Freezing temperatures as far south as central Nebraska and northern areas of Iowa and Illinois on Sept. 17, 18 and 21 may reduce the quality of corn kernels, said Drew Lerner, the president of World Weather Inc. in Overland Park, Kansas. Winds gusting up to 35 miles an hour may cause some drought-weakened corn plants to fall over, reducing yield potential, he said.
Prices may have to rise further before consumption is constrained, Damien Courvalin, an analyst at Goldman Sachs Group Inc. in New York, wrote in a report Sept. 12. The bank expects corn to trade at $9 in three months before retreating to $7.50 in 12 months. Crop conditions in the U.S. are the worst since 1988, with the harvest about 15 percent complete as of Sept. 9, USDA data show.
Hedge funds are still near their most bullish in about a year, according to U.S. Commodity Futures Trading Commission data. While they cut their net-long position, or bets on higher prices, by 8 percent in the week ended Aug. 28, they increased them again by 2.6 percent the following week. They are now holding a net 323,629 futures and options, compared with a six- year average of 185,000 contracts, the data show.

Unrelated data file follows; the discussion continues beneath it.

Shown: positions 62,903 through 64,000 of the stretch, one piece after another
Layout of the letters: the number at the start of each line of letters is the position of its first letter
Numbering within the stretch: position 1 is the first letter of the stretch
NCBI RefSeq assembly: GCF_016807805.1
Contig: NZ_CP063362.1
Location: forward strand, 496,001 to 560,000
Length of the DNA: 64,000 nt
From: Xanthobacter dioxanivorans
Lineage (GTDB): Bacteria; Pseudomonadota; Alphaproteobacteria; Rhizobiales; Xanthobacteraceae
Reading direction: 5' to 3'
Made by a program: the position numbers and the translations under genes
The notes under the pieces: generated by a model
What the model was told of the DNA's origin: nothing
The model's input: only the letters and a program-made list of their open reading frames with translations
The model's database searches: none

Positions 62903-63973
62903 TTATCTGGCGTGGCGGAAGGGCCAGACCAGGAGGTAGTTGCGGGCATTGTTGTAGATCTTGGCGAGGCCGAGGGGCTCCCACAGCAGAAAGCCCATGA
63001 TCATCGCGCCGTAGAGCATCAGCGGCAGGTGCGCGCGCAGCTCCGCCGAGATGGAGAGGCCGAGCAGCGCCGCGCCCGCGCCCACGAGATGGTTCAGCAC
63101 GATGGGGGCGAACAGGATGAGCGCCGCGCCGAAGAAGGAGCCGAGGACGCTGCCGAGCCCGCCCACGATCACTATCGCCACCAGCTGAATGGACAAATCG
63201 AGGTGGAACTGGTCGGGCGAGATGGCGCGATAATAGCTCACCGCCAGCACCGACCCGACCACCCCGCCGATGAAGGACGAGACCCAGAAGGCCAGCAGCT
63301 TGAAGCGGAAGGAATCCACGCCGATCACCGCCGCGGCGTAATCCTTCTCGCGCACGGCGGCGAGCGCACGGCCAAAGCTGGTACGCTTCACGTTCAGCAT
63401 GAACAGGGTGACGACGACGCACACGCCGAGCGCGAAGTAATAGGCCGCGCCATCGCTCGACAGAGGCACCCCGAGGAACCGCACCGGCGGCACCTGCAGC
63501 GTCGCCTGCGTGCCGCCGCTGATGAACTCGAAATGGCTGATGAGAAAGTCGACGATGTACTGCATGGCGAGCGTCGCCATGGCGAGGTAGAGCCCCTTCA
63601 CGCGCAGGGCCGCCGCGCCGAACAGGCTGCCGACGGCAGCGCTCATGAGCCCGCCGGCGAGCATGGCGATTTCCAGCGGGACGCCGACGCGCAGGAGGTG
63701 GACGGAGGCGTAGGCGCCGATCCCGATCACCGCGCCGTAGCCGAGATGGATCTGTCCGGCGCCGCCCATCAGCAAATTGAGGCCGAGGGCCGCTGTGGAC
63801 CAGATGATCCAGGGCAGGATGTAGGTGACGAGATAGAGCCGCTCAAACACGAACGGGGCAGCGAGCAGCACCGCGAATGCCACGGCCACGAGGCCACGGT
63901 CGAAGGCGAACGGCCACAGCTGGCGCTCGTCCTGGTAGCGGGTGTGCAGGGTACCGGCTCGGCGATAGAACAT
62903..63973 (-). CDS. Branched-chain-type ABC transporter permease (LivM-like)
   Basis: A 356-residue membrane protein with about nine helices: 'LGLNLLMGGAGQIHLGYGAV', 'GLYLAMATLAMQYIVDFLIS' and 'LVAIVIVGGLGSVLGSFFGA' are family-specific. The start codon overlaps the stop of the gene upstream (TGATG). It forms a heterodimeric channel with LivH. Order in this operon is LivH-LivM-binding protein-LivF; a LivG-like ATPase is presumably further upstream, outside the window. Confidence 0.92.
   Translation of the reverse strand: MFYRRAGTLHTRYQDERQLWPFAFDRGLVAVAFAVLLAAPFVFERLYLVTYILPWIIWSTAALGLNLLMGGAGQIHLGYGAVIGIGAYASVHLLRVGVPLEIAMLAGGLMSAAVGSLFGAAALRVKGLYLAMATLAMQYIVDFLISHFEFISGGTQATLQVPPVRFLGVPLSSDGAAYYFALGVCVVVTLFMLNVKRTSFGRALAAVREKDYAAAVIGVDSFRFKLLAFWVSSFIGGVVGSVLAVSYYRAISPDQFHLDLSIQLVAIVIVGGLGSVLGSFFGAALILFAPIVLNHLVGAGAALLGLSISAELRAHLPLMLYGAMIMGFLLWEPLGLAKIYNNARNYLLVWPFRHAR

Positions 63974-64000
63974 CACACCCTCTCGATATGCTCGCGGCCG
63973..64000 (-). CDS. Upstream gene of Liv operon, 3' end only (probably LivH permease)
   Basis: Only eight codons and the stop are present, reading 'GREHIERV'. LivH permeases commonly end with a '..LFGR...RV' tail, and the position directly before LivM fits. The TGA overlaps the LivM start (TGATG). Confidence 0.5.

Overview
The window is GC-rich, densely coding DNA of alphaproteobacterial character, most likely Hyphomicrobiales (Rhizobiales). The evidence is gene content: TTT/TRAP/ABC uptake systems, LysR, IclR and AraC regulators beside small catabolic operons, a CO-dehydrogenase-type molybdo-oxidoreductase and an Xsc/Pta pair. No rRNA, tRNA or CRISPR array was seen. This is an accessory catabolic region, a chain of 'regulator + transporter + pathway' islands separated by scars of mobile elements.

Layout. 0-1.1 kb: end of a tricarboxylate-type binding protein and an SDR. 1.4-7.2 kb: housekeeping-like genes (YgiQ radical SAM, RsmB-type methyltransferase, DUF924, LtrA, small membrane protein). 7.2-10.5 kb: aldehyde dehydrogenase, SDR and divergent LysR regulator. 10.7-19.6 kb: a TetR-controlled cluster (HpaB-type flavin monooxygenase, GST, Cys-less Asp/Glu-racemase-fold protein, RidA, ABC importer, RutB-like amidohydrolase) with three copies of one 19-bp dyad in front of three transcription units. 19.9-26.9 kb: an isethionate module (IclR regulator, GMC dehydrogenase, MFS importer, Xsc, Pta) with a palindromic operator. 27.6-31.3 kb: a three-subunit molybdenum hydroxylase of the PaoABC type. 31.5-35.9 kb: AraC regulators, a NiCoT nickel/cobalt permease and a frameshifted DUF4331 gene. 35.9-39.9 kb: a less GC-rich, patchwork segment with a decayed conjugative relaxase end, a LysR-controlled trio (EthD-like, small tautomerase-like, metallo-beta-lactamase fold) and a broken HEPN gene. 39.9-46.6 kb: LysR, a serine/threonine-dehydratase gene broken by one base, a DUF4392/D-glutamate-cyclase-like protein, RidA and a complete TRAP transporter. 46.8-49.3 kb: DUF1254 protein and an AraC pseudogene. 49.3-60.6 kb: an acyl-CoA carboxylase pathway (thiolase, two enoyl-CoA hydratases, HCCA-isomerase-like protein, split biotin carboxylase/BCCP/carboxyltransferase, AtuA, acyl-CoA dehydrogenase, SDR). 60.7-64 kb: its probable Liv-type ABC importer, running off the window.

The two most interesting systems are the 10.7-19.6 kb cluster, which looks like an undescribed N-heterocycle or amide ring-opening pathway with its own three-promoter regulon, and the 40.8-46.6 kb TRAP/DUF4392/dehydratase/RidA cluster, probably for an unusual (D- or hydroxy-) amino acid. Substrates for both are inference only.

China’s imports may fall to 1 million tons in 2013, from 5.5 million tons this year, because of record prices, state- owned researcher Grain.gov.cn said in a Sept. 13 report. Importers from China canceled contracts, with weekly U.S. sales to the Asian nation showing net cancellations at least four times since July, the USDA data show. China is the world’s second-biggest consumer of corn after the U.S.
Rising prices are also curbing demand from biofuel producers. U.S. ethanol production slid to the lowest level since the end of July in the week ended Sept. 7, Energy Department data show. Producers are losing about 41 cents on each gallon of ethanol, based on fuel and corn contracts for December, according to data compiled by Bloomberg. More U.S. corn went to make ethanol than livestock feed in 2010-11 for the first time ever.